Will DOJ Seek Preliminary Injunctive Relief in Texas Voter ID Case? Will It Get It?

Remember this exchange from the oral argument in Shelby County?

JUSTICE KENNEDY: Well, I — I do think the evidence is very clear that Section — that individual suits under Section 2 type litigation were just insufficient and that Section 5 was utterly necessary in 1965. No doubt about that.
GENERAL VERRILLI: And I think it remains true –

JUSTICE KENNEDY: But with — with a modern understanding of — of the dangers of polling place changes, with prospective injunctions, with preliminary injunctions, it’s not clear — and — and with the fact that the government itself can commence these suits, it’s not clear to me that there’s that much difference in a Section 2 suit now and preclearance. I may be wrong about that. I don’t have statistics for it. That’s why we’re asking.
GENERAL VERRILLI: I — I don’t — I don’t really think that that conclusion follows. I think these under the — there are thousands and thousands of these under-the-radar screen changes, the polling places and registration techniques, et cetera. And in most of those I submit, Your Honor, the — the cost-benefit ratio is going to be, given the cost of this litigation, which one of the — one of the reasons Katzenbach said Section 5 was necessary, is going to tilt strongly against bringing these suits.Even with respect to the big ticket items, the big redistrictings, I think the logic Katzenbach holds in that those suits are extremely expensive and they typically result in after-the-fact litigation.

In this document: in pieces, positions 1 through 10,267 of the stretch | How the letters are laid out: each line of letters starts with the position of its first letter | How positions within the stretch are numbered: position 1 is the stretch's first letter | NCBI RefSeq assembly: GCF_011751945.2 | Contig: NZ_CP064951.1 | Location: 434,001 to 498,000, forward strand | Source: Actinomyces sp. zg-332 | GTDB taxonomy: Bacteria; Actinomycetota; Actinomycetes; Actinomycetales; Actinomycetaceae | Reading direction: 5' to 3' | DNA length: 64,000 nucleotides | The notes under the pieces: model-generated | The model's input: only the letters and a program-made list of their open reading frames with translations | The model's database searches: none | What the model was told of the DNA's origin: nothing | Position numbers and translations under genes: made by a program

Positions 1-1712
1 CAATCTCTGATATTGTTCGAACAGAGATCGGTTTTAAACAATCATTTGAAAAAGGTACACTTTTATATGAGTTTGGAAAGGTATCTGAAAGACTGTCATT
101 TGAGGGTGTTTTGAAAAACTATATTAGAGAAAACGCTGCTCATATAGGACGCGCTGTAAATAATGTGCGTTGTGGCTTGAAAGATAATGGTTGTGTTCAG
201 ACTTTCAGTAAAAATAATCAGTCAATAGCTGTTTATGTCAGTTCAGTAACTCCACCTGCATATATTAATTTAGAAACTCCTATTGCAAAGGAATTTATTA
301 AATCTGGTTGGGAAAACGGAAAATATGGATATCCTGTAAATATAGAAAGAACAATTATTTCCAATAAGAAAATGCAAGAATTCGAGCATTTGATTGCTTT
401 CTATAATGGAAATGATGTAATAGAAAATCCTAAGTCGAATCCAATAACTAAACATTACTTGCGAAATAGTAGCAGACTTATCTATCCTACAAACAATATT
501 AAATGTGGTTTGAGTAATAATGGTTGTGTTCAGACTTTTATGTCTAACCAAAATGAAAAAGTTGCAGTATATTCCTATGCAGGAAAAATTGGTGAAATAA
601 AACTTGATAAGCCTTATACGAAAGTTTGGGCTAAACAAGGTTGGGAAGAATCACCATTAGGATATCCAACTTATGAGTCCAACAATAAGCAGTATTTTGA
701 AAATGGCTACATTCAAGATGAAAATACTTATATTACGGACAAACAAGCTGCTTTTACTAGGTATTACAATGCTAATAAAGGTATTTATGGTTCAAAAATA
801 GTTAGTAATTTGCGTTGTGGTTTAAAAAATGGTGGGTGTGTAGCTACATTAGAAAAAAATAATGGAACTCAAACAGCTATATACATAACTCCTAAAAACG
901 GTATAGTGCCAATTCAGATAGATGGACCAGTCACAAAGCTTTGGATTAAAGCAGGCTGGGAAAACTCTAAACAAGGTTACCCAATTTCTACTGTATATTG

Now, it is true, and the Petitioners raised the notion that there could be a preliminary injunction, but I really think the Petitioner’s argument that Section 2 is a satisfactory and complete substitute for Section 5 rests entirely on their ability to demonstrate that preliminary injunctions can do comparable work to what Section 5 does. They haven’t made any effort to do that. And while I don’t have statistics for you, I can tell you that the Civil Rights Division tells me that it’s their understanding that in fewer than one-quarter of ultimately successful Section 2 suits was there a preliminary injunction issued.

So I don’t think that there’s a basis, certainly given the weighty question before this Court of the constitutionality of this law, to the extent the argument is that Section 2 is a valid substitute for Section 5, I just don’t think that the — that the Petitioners have given the Court anything that allows the Court to reach that conclusion and of course…


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